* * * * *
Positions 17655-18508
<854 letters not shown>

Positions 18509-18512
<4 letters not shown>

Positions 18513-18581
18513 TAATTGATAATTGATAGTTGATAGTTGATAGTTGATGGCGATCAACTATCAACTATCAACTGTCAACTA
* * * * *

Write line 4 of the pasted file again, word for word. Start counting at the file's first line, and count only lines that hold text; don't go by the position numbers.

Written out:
<4 letters not shown>